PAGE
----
Wow! What a blockbuster weekend in Winona Lake for history and music lovers!
Not only was this the Warsaw Sesquicentennial celebration weekend, but the MasterWorks orchestra, all 110 of them, played two concerts on Friday and Saturday evenings. The keystone work was the Brahms Second Symphony, which was played with great depth and precision. Conductor Andrew Sewell, a New Zealand native who now conducts at Wichita and Wisconsin, did an excellent job leading them in the Brahms, the concerti, and Verdi’s La Forza del Destino Overture.
Friday night’s program included oboe and flute concertinas, and Saturday night’s “special” was the Korngold Violin Concerto, played by Roger Frisch, who is the assistant concertmaster of the Minnesota Orchestra. He was spectacular, and then sat in with the students to play the Brahms.
Sunday night’s faculty recital included numbers on trumpet, cello, French horn, violin and harp, piano, and a Schubert string quintet. The quality of the music is outstanding, and it’s all free, although an offering is generally taken to help with student scholarships.
This week continues with Mussorgsky’s “Pictures at an Exhibition” and then a Saturday evening patriotic concert with fireworks down on Tabernacle Field, the former site of the Billy Sunday Tabernacle on Park Avenue.
Friday’s Warsaw Times-Union newspaper carried a front-page article on MasterWorks and its founder/director, Patrick Kavanaugh, who recently moved here from Haymarket, Virginia, to establish permanent headquarters for MasterWorks and Christian Performing Arts Fellowship. The article mentions that Kavanaugh will also integrate with the Grace College music department as a faculty member, as well.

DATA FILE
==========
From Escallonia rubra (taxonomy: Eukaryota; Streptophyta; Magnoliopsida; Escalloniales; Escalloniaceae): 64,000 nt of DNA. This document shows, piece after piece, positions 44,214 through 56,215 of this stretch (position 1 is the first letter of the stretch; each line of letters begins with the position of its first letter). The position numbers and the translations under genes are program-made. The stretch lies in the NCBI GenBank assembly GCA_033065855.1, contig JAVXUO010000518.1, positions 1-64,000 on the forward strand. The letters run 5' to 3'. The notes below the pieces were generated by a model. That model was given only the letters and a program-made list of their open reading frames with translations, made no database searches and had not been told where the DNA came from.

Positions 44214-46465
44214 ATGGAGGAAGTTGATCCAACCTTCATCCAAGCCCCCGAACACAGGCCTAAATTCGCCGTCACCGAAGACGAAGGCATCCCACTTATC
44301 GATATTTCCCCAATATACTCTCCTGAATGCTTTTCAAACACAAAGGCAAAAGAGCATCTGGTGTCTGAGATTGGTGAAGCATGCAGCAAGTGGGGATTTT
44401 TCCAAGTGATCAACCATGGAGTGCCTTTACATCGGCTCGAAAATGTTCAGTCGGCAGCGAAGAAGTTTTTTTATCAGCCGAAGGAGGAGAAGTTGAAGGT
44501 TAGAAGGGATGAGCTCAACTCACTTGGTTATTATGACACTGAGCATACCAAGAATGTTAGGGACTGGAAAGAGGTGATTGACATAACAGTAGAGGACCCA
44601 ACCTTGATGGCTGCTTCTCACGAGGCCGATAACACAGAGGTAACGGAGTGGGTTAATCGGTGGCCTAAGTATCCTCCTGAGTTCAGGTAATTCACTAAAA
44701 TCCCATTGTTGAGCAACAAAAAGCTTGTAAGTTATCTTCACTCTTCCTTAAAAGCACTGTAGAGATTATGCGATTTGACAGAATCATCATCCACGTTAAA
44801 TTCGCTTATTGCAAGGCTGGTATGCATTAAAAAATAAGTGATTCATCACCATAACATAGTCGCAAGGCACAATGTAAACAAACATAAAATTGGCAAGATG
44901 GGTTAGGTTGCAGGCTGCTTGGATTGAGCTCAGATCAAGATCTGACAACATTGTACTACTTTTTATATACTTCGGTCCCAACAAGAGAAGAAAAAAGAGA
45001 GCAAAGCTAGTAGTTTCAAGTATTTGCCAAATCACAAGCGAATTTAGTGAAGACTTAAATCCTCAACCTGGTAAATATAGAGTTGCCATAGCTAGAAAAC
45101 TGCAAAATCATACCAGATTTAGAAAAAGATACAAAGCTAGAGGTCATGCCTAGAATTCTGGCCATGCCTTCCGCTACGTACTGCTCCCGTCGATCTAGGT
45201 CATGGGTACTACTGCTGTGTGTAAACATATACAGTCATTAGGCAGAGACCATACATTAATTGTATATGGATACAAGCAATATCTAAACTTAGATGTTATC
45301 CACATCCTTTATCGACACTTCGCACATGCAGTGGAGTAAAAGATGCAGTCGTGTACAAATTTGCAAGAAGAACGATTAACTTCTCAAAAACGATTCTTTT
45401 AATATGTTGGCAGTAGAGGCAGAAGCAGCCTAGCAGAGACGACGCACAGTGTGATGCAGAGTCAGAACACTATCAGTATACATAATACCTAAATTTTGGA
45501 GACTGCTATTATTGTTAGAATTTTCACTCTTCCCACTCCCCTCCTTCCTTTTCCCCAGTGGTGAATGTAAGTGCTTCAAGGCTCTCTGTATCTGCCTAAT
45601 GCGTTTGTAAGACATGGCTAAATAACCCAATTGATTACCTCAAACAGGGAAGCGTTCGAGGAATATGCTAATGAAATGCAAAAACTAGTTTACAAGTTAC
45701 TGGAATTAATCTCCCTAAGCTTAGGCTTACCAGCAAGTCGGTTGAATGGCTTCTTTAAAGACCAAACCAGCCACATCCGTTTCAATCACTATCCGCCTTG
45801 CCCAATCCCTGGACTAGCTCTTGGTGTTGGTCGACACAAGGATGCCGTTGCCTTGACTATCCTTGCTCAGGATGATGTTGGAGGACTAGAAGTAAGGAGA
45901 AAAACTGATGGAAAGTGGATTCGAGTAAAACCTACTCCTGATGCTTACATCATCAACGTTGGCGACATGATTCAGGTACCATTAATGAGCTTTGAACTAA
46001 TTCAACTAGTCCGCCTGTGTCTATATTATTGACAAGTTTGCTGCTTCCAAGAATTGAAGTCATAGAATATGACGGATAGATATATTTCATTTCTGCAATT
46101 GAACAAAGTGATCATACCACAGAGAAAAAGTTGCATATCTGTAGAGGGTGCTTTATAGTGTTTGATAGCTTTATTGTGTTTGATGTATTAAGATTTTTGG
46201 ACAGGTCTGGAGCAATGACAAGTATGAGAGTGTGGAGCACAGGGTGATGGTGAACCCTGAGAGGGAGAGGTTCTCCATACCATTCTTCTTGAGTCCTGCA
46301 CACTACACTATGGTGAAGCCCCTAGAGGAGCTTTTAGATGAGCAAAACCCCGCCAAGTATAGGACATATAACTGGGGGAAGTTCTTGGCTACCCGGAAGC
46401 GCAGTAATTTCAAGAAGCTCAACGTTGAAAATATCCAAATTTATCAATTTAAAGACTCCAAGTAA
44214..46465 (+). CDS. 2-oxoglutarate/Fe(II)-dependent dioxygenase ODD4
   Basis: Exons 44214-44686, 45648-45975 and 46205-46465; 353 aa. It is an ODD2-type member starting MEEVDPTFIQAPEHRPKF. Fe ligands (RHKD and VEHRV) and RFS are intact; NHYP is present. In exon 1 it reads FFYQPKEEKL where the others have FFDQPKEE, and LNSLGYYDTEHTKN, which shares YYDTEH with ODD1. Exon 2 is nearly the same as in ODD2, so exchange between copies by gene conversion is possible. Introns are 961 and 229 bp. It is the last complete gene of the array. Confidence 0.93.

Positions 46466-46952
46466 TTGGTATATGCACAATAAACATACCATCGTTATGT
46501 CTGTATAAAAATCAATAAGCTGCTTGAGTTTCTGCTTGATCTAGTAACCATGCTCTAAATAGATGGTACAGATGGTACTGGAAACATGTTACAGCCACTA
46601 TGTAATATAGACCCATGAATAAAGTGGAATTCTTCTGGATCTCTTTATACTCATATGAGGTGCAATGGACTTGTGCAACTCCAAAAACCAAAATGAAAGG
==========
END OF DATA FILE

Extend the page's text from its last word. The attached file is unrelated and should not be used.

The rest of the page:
Afternoon masterclasses continue (Friday was legendary guitarist Christopher Parkening) and all around town there are little “chamber concerts” in gazebos, on the front porches of restaurants, and at venues such as the Westminster and Free Methodist Church. This Thursday night at Rodeheaver is a program of opera scenes, and then a full production of Don Giovanni will be held Thursday, July 8 and Saturday, July 10.
It’s fun to visit with these kids (the three/four-week program is open to those ages 16 to mid-20s, but competition is quite intense for entrance) and to learn where they are from, what their goals are, etc. Daily they stream back and forth between the Grace campus and the downtown section, carrying their cellos and violins on their backs, wheeling along their string basses, etc. At each evening program one student is interviewed as to his/her Christian testimony, goals in life, and what they’re learning from the MasterWorks festival.